Finding solace indoors from snowfall with Hofmeister and Guston

I forgot how enjoyable it is to read about painters, especially ones that are new to me.  I found a 1991 WSU exhibition catalog, Odyssey, by Andrew L. Hofmeister (1913 – 2007) at Magnus Books in Seattle.  I’d never heard of Hofmeister before, but I was excited to find a Pacific Northwest artist whose featured work consists of acrylic/collage/mixed media.  Hofmeister, originally from the mid-west, was a fine art faculty member at WSU.  His early work in the 1940s consisted of watercolors, but in the 1960s he came across “the weather-crackled mirror” hanging on a cabin wall in northeast Oregon:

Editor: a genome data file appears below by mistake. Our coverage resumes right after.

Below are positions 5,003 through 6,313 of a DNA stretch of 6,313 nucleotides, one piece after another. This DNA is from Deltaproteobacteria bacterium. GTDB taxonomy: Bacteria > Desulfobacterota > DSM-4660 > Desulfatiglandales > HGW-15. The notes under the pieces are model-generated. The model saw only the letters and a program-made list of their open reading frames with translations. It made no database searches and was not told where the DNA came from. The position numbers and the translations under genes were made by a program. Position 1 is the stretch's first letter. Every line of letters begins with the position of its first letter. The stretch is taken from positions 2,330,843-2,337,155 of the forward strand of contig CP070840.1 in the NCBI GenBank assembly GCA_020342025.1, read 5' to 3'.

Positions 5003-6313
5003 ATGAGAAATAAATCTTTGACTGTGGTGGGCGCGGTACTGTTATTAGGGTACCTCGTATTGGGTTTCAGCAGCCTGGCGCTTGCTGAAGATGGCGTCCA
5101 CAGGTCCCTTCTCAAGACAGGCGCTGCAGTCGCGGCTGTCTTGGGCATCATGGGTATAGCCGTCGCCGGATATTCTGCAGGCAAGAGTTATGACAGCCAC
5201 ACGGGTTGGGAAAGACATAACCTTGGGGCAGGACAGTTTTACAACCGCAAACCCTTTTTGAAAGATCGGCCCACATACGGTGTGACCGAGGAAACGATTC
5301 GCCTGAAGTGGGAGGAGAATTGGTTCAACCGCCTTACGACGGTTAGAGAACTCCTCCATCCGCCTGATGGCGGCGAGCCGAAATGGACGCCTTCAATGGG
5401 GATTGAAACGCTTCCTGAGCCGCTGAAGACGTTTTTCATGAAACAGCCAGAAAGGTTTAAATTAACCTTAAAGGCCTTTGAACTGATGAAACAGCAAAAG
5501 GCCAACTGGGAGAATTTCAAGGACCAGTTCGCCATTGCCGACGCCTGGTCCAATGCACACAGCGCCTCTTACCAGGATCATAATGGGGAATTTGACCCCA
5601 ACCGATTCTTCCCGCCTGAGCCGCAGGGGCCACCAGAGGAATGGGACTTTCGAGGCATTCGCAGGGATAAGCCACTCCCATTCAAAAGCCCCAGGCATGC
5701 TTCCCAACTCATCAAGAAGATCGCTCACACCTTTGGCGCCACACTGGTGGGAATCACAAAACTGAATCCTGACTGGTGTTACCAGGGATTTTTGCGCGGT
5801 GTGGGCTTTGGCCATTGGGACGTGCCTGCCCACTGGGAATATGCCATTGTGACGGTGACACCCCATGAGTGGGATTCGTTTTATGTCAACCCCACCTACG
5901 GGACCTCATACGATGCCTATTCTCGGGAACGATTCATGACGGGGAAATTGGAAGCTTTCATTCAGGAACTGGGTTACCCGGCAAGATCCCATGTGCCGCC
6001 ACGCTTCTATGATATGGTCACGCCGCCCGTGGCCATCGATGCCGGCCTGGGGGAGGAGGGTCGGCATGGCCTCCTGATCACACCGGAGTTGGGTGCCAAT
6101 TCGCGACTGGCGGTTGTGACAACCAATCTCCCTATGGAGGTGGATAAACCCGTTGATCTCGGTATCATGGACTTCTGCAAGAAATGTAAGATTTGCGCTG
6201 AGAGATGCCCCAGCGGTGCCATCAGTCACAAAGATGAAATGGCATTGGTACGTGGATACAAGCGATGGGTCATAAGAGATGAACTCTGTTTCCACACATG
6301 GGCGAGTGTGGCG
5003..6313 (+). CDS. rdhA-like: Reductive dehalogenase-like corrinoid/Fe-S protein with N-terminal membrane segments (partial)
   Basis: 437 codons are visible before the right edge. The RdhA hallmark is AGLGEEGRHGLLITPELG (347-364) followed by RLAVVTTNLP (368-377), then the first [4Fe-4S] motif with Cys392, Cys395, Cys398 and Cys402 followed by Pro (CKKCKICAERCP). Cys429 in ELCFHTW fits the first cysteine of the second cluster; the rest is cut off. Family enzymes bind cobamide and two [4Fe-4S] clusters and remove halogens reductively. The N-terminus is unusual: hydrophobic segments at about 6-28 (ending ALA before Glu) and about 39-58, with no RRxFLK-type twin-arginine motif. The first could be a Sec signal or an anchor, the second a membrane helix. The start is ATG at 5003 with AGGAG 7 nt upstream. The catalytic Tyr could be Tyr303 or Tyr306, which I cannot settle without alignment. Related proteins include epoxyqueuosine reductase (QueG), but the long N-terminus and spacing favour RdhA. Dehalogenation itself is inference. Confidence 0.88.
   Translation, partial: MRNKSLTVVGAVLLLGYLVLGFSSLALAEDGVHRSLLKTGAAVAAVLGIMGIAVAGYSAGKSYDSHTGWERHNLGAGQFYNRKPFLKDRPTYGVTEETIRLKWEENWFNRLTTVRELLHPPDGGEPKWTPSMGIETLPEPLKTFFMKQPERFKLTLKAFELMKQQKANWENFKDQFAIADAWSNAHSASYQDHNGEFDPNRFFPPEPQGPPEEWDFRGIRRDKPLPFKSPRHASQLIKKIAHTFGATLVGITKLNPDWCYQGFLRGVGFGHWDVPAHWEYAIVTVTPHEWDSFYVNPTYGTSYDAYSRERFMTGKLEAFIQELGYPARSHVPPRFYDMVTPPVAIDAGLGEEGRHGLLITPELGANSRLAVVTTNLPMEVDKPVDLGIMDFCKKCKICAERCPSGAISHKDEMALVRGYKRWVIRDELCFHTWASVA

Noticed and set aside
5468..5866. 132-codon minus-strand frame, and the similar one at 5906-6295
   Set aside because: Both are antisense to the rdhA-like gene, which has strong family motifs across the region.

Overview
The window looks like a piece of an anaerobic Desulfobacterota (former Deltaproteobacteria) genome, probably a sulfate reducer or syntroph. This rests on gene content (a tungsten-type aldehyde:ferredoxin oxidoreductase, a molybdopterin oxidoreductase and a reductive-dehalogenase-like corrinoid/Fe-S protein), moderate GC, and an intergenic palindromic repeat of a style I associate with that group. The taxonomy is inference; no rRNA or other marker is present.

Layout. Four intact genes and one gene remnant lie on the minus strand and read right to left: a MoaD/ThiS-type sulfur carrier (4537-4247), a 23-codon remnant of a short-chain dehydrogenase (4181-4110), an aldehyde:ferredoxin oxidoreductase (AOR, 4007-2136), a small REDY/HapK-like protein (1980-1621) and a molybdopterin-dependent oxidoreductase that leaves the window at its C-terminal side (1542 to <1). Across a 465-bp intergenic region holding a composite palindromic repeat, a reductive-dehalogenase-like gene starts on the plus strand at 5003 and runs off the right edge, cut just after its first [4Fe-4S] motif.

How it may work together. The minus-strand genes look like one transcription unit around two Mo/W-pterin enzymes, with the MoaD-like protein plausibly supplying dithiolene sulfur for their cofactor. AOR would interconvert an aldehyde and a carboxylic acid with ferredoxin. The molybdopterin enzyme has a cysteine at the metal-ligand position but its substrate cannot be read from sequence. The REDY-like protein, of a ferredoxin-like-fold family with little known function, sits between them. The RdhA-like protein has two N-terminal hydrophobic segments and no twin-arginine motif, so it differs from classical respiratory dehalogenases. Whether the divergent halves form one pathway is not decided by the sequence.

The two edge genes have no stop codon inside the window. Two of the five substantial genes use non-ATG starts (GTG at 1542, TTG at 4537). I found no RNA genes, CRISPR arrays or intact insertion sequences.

“It had a profound effect on my work, which took on an ‘over-all busy look’ resulting in more complex compositions requiring deliberate viewing. I had come to the conclusion that I wanted people who were ‘not in a hurry’ to view my work.” (pg.3) 

Now that grad school is no longer an excuse for not having time to read, I’m about to start Night Studio: A Memoir of Philip Guston by Musa Mayer (Guston’s daughter).  Although his style/medium is completely different, I’ve always found it intriguing that he switched from abstract expressionism (the then-hip style of the 1950’s/1960’s) to his own unique style of figurative painting – and he was (then) banished from the art world for it.

Serendipitously, Hofmeister and Guston were friendly acquaintances in Iowa City during the early 1940s. 

With this next painting I’ll have snow on my mind.


Hofmeister, A. L. (1991). Odyssey. Pullman, WA: Washington State University Press.

Mayer, M. (1997). Night studio: a memoir of Philip Guston. New York: Da Capo Press.